Jim's Pyrography or Woodburning


Bobbin Lace
Growing Flax
Chip Carving
Mountain Dulcimer
Dalton House
Ezell-Peavy House
1954 John Deere 60

Portrait of Red-Tailed Hawk

During May 2009, Jim took a Pyrography or woodburning class at John C. Campbell Folk School. Instructor for the class was Orchid Davis who has written numerous magazine articles on woodburning and has published two books on the subject. She likes Western wildlife and the images on this page are from her patterns. The image was burned on a piece of basswood. Liquitex colors Burnt Sienna and Burnt Umber enhanced the red colors and provide shading. A touch of gold metallic was added to the beak and eye.

This Red-Tail Hawk is holding a Native American flute. Jim made one of these flutes at the Folk School and received brief instruction on how to play it. The flute is made from a length of bamboo. A piece of sweetgrass is attached which is to make it play "sweeter." Jim carved a bird for the adjustable slide (fetish) that is sometimes called a bird.

Cherokee Hawk Littlejohn (June 1941 – 2000) was perhaps the greatest contemporary Native American flute maker. He lived in North Carolina and his design is reflected here.

Black-Capped Chickadee

The chickadee above was burned on a scrap piece of wood from the woodpile of a cabinet shop in New York where Elizabeth's sister is employed. The rejected pieces are not long enough to make a drawer or have a knot or other defect, but are perfect for wood burning. There is some grain in the wood so one must be more careful as the burning pens tend to follow the grain. This is not much of a problem when using basswood or other very soft woods.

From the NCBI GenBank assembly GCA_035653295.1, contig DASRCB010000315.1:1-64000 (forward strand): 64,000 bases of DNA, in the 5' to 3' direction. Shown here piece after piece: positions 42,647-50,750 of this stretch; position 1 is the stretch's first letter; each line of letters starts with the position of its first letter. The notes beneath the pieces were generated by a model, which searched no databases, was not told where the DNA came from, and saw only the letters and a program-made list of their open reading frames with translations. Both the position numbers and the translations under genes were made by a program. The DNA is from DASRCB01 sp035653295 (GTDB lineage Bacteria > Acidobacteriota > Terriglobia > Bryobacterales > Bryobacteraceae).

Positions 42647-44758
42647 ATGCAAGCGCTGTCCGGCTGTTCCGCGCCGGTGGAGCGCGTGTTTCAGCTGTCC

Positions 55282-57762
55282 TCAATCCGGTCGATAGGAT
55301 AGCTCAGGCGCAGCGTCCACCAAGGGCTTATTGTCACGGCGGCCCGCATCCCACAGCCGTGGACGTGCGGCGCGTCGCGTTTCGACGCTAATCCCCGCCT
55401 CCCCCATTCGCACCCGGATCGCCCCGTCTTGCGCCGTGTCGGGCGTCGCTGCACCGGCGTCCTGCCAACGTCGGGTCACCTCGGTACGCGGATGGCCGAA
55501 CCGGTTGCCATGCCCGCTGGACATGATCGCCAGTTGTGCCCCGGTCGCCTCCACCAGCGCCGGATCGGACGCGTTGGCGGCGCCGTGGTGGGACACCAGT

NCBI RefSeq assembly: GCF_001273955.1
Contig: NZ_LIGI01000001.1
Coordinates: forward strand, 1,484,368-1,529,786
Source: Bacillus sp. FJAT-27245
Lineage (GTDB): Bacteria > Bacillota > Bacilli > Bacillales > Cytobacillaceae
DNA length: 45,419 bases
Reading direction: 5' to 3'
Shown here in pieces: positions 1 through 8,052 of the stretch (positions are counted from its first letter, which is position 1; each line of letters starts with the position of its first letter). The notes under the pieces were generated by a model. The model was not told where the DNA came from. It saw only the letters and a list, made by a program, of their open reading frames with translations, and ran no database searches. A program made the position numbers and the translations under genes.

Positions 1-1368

Prior to the class, Jim purchased an Excalibre Detail Master burning system. This system has outputs for two pens. While both pens are not hot simultaneously, a selector allows the operator to select one or the other. He also purchased tow handpieces. One handpiece has a skew tip permanently attached. The other handpiece accommodates replacement tips. We learned that not all replacement tips on the market will fit the handpiece. We also learned that the handpieces. get quite warm while using and the replacement tips don't always make good electrical contact. It's not a good idea to try to change the tips when the unit is turned on--do we need to explain why?

While at the Folk School, we were introduced to Colwood wood burning tools. Class instructor Orchid Davis was a devotee of Colwood burning systems and pens. She uses a Colwood J Tip for most of her work. She had a vast collection of pens for students to experiment with to see how each pen worked. Before the class was over, Jim had purchased an adapter to permit his Detail Master System to use Colwood pens and a handful of pens to go along with it. He purchased two J's for most burning, two M's for straight lines, a C tip for free-hand writing, and a pen shaped to form fish scale.

We like Colwood pens because the cork insulator on the handle is very comfortable. Also, we found that lower power settings could be used on our power supply when Colwood pens were installed.


Chipmunks are a good animal to burn for a first project. Only short strokes are needed to show the animal's fur. Very little coloring is added which permits the woodburning to show. However, washes of Liquitex Burnt Sienna and Burnt Umber were added for color and shaded areas. The black lines on the chipmunk's back are scorched wood and a few strokes of a white Prismacolor pencil enhanced the stripe.